But to get this choline, you have to be sure to eat the yolk. This is where essentially all of the choline in eggs is stored. 

If we were to count the choline in egg yolk alone,  it would top our list with 680 milligrams per 100 grams of yolk.

2 Large eggs294mg50% RDI

4. Salmon Roe

salmon roe close up

Salmon roe is an underrated superfood in modern cuisine. But for traditional cultures, it was prized as a fertility-boosting superfood.

When pioneering nutrition researcher Weston A. Price traveled to the Andes in the early 1900s, he discovered that people would walk hundreds of miles to get fish eggs to supply women of childbearing age. Though the native cultures didn’t know choline existed, they were clearly aware of the benefits of high-choline foods for fetal health.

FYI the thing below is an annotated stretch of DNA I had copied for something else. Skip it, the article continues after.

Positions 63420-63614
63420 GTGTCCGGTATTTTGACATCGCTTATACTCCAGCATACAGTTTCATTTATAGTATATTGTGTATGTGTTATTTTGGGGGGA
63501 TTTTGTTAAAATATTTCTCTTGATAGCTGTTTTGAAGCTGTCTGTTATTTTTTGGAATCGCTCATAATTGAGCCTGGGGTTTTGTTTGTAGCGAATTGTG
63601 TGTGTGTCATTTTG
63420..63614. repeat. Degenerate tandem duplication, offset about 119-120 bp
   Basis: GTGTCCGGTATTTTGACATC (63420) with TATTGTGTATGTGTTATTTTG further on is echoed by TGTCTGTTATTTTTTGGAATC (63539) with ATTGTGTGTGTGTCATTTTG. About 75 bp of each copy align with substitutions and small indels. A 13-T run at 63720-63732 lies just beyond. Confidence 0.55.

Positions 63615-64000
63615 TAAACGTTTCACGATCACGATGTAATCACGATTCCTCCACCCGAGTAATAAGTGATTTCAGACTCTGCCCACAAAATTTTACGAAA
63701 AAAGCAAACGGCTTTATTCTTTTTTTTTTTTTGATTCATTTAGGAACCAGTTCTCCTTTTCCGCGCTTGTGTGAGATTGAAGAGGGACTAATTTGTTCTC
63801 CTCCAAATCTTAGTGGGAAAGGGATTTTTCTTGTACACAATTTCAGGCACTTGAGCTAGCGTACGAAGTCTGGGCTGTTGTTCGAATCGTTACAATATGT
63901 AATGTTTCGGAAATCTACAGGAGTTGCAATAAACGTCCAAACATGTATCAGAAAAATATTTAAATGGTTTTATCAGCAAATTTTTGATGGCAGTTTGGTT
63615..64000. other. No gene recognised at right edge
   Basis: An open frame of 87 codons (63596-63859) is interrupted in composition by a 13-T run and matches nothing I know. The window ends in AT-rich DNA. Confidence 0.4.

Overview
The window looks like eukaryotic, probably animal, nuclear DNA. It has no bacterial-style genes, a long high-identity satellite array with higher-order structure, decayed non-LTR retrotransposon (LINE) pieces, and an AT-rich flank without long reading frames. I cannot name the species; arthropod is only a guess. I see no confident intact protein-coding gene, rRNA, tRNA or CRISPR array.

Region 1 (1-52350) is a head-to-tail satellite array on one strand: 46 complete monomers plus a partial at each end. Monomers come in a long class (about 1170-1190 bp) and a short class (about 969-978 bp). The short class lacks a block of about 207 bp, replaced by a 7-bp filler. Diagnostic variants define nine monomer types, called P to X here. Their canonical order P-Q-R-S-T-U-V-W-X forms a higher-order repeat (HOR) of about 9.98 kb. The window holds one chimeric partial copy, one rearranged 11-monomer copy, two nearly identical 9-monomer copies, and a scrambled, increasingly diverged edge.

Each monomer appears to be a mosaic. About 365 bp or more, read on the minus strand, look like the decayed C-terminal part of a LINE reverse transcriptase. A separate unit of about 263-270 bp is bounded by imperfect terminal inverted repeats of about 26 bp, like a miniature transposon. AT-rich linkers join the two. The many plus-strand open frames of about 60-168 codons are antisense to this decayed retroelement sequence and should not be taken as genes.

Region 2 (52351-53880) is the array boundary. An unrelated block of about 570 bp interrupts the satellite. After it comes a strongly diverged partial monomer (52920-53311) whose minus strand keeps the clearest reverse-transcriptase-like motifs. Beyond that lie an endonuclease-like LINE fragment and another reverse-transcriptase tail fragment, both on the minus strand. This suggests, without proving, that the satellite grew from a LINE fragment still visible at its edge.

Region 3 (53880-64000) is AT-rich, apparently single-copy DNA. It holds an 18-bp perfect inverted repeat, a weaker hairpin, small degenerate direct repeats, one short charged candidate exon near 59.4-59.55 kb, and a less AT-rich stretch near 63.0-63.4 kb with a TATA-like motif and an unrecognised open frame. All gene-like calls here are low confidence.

100g Salmon eggs247.5mg45% RDI

5. Oysters

Tinned wood smoked oysters in sunflower oil

Like most of the other foods on this list, oysters provide a matrix of critical nutrients. 

These mighty bivalves are the world’s richest source of zinc (825% RDI per 100g). Zinc has been shown to have profound benefits for sperm quality. The combination of zinc and choline makes oysters a fertility superfood with the nutrients to help conceive and develop a healthy baby.

12 oz can of smoked oysters220.3mg40%

6. Sockeye Salmon

Wild-caught sockeye salmon fillets on a white background.

Sockeye salmon is a fatty fish with an abundance of omega-3 fatty acids to go along with over 300% of your RDI of vitamin B12, and a significant dose of choline.